When to Study for the SAT?

What Timeline is Right for You?

With the Redesigned SAT’s push towards becoming more of a Common-Core content-driven test, preparing for the SAT starts far before buying the prep books and signing up to get the SAT question-of-the-day. It begins with a solid foundation of critical reading and math skills developed in the classroom over a student’s entire academic career. With that said, there is a good time to begin preparing explicitly for the SAT, and your child will have to decide when that is based on the following criteria.

At Least Three Months

That’s how long a student should plan on preparing for the SAT before taking it for the first time. It takes time to familiarize yourself with the test and to master your approach. Thinking you can meet with a tutor 3 weeks before your exam and just learn a couple quick tips to do well is a mistake many families make. There may be the rare SAT prodigy that succeeds this way, but the majority of us slower-learning humans need time to process and consolidate information.

Academic Track

A key consideration when deciding when to begin SAT preparation is a student’s class schedule. The SAT tests math up through Trigonometry, which is typically tagged onto Algebra II curriculum, covered in either Sophomore or Junior year for most students. Students who have taken Algebra II prior to Junior year have significantly more flexibility in when they take the SAT, as they do not have to teach themselves nearly as many math topics. Those who take Algebra II as juniors, however, will have to do a bit more work before taking the test. With this in mind, those in the higher math track may want to opt for a test earlier in their Junior year, while those who take Algebra II later will want to start with the March test or later.

SAT Subject Tests

SAT Subject tests are more specialize SATs that are recommended or required for applying to some schools. If you know that you need to take some of these, then it is important that you coordinate your preparation around them, as they are only offered on the same dates as the regular SATs.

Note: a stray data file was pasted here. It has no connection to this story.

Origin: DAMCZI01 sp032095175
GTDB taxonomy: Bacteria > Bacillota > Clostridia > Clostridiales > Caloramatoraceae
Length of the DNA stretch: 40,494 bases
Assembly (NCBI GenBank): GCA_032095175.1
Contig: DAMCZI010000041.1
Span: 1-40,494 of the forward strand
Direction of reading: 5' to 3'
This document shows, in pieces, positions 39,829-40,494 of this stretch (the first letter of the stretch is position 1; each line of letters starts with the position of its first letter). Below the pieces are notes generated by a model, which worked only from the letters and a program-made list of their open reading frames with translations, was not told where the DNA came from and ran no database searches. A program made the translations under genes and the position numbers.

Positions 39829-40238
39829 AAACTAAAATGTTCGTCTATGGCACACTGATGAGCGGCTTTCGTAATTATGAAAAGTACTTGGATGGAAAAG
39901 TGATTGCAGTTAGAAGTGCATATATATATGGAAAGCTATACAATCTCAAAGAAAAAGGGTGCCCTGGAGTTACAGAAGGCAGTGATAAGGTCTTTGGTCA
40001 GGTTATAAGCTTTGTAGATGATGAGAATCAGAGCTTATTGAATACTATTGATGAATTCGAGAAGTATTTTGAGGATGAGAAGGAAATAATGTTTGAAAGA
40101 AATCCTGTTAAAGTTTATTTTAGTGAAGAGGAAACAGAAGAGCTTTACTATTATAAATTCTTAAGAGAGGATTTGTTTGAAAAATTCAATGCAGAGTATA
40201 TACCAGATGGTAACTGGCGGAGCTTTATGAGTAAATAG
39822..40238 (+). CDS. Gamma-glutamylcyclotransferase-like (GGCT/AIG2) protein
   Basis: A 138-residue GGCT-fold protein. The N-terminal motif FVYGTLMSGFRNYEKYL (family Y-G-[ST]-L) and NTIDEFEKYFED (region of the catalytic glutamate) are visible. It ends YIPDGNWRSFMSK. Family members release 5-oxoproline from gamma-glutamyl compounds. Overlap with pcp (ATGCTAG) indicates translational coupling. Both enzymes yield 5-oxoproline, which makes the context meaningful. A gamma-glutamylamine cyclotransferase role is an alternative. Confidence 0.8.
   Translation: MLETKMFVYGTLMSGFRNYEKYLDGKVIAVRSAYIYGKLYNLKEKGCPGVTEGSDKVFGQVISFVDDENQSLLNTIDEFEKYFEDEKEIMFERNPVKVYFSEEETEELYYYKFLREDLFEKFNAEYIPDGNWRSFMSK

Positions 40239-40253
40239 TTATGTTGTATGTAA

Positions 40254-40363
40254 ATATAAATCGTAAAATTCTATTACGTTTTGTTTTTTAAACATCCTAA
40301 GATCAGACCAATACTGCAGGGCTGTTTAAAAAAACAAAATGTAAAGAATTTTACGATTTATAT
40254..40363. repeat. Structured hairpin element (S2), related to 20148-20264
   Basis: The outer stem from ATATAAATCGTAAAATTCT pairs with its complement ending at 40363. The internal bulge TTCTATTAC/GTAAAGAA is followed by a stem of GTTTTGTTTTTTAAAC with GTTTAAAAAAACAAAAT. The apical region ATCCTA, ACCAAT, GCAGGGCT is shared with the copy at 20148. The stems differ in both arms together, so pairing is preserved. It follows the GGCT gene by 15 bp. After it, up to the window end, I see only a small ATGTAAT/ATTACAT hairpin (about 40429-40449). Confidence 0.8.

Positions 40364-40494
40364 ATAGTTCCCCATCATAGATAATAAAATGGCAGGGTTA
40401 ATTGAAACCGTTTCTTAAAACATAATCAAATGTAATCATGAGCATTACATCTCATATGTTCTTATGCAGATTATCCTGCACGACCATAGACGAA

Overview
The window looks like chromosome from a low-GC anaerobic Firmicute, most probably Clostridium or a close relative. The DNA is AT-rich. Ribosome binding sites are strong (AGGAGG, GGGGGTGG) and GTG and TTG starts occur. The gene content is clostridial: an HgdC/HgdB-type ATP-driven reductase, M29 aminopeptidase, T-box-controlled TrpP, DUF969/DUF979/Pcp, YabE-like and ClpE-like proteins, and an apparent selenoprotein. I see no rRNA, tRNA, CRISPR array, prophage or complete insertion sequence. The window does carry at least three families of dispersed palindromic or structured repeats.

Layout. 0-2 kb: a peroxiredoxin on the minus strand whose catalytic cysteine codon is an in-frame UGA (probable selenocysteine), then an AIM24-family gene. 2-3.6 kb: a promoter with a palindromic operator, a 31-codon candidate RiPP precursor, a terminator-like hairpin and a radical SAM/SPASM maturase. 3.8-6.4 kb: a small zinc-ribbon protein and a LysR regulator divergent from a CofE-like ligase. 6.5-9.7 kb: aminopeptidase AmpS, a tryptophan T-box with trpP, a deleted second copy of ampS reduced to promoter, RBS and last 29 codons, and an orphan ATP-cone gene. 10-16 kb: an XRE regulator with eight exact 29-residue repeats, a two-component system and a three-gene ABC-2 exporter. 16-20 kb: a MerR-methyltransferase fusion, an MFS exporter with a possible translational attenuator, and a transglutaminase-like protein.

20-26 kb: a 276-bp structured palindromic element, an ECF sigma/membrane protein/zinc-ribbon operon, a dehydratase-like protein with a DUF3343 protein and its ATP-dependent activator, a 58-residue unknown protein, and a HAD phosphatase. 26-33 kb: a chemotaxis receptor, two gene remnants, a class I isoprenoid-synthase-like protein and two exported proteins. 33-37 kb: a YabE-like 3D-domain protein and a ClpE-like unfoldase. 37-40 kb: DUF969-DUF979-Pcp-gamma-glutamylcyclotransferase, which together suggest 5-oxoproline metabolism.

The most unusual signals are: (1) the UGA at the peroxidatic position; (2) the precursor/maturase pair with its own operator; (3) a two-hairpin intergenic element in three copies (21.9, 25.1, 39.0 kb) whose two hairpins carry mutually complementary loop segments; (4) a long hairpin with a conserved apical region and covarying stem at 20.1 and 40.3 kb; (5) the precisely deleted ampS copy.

Your Life Outside of School

Do you play a sport? Are you in Marching Band? Do you have a job? Or do you just have a whole bunch of hobbies that you care about? Your commitments outside of school should all be considered when deciding when you will prepare for the SAT. If you play a spring sport, for example, then you probably want to take the SAT by March. If you are in marching band, then you probably want to avoid preparing in the fall when you are practicing 6 days a week.

Pick a time-frame for preparation in which you can dedicate the maximum amount of attention to your SAT studies. If the time doesn’t seem to exist, then you have to make it. For a busy junior in high school it feels like you already have no time, but I promise that you will never have as much free time again as you do when you are in high school. Use it wisely!

Make the Time Matter

No matter when you decide to prepare for the SAT, do so wholeheartedly. Three months of studying for four hours over the weekend is far better than four years’ worth of answering the “Question-of-the-day” the College Board will email you. If you structure your time well, you can make huge strides in a relatively short period of time.

An Example

Steve is a pretty good student. He is currently finishing up his sophomore year, during which time he took Algebra II. Foreseeing his spring being busy due to Lacrosse, he decides he wants to take the SAT as early as possible. He wants to take the first one available in October 2016. With that goal in mind, he will begin his preparation in July, after a brief summer respite, so that he can capitalize on the free time he has in the summer that he won’t have during other parts of the year.


Every student’s timeline is going to look a little bit different based on how they spend their time. What is the same for every student, though, is that preparing for the SAT is not something to be done half-heartedly. A good SAT score can provide more opportunity for less overall time spent than many other high school activities. Make yours count by putting a plan in place and allotting yourself enough time to truly prepare.

Mike Constanza is the Director of Learning and Technology for Silver Oak Learning K-12. His expertise is primarily in reading, writing, SAT and ACT prep.